I do think that e-portfolios can be a useful supplement to something like a CV because they offer a very flexible medium for displaying what it is you’ve got to offer. And so whereas a CV tends to be kind of static and its on a piece of paper. The e-portfolio allows you to first of all deliver in a little more detail, what your experiences have been like.
And it allows you through the multimedia component to add things that just aren’t possible in a CV. So, pictures. Or sometimes if people have had great experiences overseas, for example, they might have video clips that they can include. So I like the e-portfolio in the sense that you know, it’s not going to substitute for good knowledge about skills, which is why I wanna talk about that. But if you’re talking about leveraging those skills, in a way that’s quite compelling, it can suplement a CV I think in really important ways.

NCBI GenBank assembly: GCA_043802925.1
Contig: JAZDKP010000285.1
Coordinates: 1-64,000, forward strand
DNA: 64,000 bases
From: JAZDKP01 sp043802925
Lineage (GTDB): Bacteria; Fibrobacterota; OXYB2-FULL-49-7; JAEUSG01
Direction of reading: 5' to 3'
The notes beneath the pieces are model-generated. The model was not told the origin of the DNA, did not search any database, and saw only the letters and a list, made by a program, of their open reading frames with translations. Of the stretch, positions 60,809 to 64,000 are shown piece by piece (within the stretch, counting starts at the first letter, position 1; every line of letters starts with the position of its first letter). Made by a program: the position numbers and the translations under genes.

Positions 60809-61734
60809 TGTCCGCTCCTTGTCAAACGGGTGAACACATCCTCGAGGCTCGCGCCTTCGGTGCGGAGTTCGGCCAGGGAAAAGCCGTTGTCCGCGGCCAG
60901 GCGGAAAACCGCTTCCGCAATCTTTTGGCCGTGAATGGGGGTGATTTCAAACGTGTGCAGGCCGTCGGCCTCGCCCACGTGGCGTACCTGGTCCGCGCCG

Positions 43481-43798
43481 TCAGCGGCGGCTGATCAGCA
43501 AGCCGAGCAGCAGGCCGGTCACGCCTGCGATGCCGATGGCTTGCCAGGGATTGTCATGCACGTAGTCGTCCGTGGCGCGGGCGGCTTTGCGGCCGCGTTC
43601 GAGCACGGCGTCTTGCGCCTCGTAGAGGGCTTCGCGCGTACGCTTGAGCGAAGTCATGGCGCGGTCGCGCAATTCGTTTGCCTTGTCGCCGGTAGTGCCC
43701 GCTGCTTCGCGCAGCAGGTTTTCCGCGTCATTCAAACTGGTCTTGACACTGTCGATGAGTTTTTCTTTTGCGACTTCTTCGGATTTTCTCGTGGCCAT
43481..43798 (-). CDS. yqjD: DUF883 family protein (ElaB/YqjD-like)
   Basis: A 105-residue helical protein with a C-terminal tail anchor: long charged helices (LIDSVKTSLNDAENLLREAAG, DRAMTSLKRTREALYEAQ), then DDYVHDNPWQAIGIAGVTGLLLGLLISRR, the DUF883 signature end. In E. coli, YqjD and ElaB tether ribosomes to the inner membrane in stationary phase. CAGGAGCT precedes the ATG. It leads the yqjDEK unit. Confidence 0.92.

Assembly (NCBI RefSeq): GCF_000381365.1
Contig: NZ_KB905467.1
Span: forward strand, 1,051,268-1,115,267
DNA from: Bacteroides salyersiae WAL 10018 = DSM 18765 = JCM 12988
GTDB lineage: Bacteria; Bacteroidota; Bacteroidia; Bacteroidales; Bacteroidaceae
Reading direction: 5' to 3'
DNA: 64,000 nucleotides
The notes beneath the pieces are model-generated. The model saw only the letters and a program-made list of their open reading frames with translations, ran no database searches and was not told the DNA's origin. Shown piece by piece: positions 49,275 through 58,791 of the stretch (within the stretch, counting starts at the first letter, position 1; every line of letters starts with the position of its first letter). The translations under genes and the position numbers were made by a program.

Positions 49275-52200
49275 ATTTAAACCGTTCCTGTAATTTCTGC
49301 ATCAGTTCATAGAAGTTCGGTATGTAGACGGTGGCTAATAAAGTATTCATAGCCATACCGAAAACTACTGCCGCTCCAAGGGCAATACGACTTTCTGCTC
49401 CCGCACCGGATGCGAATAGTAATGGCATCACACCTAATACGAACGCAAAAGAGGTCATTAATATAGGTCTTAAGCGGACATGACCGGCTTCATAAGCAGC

Um, no, I don’t think that I would recommend that, but I do think that for people who are comfortable with technology, and who are prepared to put time into it, then I think it can be an excellent supplement to a conventional CV. But I think one of the things that I always point out to people is that whenever you put more information out there in the world, you have to be really careful about that. Especially when it is out there digitally, and available for everyone to see. You have to be really, really careful about the quality of what you are putting out. So, just as you would probably take a lot of care over your CV, and try to make sure that there were no spelling mistakes and so on. You have to do exactly, you have to direct the same level of care at an e-portfolio, and I would really only recommend that someone who is very committed to ensuring high level of quality, those would be the people I would say ‘yup, definitely put one together.’ But it shouldn’t be something people see as necessary, nor should it be something you should do if you’re not prepared to put the time in.